Manpage of ascii2binary
Section: User Commands (1)
Updated: February, 2007
Return to Main Contents
ascii2binary - Convert ASCII numbers to binary
reads input consisting of a sequence of ASCII textual representations of numbers,
separated by whitespace, and produces as output the binary equivalents.
The type (unsigned integer, signed integer, or floating point number) and size
of the binary output is selected by means of command line flags. The default is
Input is checked both for format errors and to ensure that the number requested
can be represented in a number of the requested binary type and size.
The input formats supported are exactly those supported by
for floating point numbers, by
for signed integers, and by
for unsigned integers, except that, unlike
floating point numbers may have thousands separators.
This means that by default integers may be decimal, octal, or hexadecimal, determined by
the usual conventions. The command line flag
may be used to specify another base for integer conversions.
COMMAND LINE FLAGS
Long options may not be available on some systems.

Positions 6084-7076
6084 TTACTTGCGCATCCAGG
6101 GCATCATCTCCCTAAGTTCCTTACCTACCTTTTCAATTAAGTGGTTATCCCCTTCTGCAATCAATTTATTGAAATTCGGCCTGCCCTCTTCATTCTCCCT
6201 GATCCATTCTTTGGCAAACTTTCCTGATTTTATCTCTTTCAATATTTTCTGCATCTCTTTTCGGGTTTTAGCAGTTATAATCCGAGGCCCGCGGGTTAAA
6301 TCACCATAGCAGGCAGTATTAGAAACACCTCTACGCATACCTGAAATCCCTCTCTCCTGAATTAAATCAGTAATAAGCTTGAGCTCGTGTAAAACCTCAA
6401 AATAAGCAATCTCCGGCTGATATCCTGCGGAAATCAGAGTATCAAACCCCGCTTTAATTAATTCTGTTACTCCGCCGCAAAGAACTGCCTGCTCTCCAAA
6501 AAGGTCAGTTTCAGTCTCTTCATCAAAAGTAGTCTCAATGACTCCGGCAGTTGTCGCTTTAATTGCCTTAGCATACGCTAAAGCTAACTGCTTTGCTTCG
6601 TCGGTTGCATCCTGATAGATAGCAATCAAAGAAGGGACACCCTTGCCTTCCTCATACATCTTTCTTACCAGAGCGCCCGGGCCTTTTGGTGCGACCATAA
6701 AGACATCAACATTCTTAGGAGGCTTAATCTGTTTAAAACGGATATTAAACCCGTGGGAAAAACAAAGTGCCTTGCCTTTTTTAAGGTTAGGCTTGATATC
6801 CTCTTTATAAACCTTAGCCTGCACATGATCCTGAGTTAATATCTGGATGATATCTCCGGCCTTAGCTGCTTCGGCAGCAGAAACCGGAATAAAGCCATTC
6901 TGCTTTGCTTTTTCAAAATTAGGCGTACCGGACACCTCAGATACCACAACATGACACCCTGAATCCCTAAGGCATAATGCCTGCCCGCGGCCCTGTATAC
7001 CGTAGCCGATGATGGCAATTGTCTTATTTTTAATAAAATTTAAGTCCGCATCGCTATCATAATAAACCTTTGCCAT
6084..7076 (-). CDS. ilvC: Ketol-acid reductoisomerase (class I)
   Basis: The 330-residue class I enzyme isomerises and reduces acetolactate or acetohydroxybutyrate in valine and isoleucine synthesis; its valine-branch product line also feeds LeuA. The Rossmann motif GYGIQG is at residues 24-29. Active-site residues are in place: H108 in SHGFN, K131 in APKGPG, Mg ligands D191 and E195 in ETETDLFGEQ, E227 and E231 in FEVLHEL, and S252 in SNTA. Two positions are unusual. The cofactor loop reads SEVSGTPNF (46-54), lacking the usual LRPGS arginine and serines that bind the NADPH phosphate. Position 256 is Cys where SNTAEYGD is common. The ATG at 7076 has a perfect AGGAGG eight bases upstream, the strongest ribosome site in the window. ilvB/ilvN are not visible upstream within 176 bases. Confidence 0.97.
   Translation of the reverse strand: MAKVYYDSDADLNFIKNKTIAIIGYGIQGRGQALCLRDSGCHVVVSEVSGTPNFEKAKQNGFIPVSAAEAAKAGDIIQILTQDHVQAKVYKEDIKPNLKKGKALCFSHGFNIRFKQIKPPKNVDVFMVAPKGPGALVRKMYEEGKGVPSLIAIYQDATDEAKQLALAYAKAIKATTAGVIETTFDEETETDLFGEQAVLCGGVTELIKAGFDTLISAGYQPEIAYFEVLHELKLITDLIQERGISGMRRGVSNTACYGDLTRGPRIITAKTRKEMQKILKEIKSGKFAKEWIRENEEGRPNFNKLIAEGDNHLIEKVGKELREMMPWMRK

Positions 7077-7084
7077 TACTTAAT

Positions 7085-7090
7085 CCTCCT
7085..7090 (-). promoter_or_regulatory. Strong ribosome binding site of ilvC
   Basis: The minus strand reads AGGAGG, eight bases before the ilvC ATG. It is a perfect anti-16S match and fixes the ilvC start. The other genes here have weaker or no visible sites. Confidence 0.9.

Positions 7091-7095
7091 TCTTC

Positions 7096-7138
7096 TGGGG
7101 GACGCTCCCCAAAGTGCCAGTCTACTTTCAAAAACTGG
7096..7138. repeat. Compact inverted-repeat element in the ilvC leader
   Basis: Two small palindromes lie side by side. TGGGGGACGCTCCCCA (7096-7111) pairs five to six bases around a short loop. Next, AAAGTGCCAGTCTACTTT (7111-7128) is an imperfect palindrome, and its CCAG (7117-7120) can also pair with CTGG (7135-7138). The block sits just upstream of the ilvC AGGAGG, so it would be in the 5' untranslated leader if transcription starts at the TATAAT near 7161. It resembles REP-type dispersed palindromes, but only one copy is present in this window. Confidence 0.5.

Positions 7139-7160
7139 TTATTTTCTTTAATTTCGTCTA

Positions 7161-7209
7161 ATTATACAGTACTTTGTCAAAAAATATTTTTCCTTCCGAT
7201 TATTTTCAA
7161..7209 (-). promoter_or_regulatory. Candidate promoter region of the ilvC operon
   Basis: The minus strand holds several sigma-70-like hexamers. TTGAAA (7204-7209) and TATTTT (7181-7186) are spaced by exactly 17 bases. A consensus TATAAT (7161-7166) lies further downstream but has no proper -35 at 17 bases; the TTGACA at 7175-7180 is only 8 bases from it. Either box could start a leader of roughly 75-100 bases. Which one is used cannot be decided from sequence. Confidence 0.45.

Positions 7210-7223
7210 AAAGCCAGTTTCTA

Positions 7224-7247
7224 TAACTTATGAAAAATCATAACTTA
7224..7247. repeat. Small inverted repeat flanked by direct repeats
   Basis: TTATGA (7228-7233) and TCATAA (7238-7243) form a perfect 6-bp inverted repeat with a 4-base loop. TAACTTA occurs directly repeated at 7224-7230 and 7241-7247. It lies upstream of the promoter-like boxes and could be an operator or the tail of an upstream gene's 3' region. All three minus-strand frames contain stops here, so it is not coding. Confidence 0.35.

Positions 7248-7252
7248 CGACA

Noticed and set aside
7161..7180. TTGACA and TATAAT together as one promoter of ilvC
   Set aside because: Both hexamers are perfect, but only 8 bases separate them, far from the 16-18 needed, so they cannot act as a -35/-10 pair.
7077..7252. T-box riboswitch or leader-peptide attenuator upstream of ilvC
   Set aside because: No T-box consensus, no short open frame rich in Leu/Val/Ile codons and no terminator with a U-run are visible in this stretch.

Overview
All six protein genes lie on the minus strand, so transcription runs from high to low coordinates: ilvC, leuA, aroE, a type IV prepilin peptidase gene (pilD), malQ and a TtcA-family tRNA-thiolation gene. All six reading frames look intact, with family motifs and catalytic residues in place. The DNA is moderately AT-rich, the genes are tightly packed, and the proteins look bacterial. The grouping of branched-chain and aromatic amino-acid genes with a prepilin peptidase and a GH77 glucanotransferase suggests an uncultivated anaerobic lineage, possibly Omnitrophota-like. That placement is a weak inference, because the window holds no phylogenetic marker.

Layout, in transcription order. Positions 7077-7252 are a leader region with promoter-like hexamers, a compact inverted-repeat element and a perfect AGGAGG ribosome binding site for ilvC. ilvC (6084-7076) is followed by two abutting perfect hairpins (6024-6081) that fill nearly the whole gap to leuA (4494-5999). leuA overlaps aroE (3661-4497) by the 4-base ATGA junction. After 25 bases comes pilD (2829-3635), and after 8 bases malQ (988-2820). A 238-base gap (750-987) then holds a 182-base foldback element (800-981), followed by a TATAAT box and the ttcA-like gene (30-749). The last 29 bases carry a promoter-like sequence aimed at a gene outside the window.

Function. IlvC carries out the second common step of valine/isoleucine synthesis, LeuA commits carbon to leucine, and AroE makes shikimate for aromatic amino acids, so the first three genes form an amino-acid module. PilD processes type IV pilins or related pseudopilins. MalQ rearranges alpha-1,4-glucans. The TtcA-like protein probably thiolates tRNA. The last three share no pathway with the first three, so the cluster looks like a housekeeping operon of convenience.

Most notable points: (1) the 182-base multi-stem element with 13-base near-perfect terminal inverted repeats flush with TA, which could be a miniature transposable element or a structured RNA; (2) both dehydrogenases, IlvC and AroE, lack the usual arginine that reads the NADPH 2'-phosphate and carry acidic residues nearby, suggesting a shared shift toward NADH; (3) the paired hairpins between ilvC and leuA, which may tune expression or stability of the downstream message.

- -b|--base <base>
set base in range [2,36] for integer conversions. The base may be either an integer or:
print help message
- -L|locale <locale>
Set the LC_NUMERIC facet of the locale to <locale>.
print sizes of types on current machine and related information
- -t|--type <type>
set type and size of output
The following are the possible output types. Note that some types may not be
available on some machines.
sc signed char
ss signed short
si signed int
sl signed long
sq signed long long
uc unsigned char
us unsigned short
ui unsigned int
ul unsigned long
uq unsigned long long
print a summary of the exit status codes.
The following values are returned on exit:
- 0 SUCCESS
The input was successfully converted.
- 1 INFO
The user requested information such as the version number or usage synopsis
and this has been provided.
- 2 SYSTEM ERROR
An error resulted from a failure of the operating system such as
an i/o error or inability to allocate storage.
- 3 COMMAND LINE ERROR
The program was called with invalid or inconsistent command line flags.
- 4 RANGE ERROR
This means that the input may be well-formed but cannot be represented
as the required type. For example, if the input is the string 983 and
ascii2binary is requested to convert this into an unsigned byte, ascii2binary
will exit with a RANGE ERROR because 983 exceeds the maximum value representable in an
unsigned byte, which is 255.
- 5 INPUT ERROR
This means that the input was ill-formed, that is that it could not
be interpreted as a number of the required type. For example, if the input
is 0x2A and a decimal value is called for, an INPUT ERROR will be returned
since 0x2A is not a valid representation of a decimal integer.
Bill Poser (email@example.com)
GNU General Public License
binary2ascii(1), strtod(3), strtoll(3), strtoull(3)
- INPUT FORMAT
- COMMAND LINE FLAGS
- EXIT STATUS
- SEE ALSO
This document was created by
using the manual pages.
Time: 05:03:05 GMT, February 13, 2007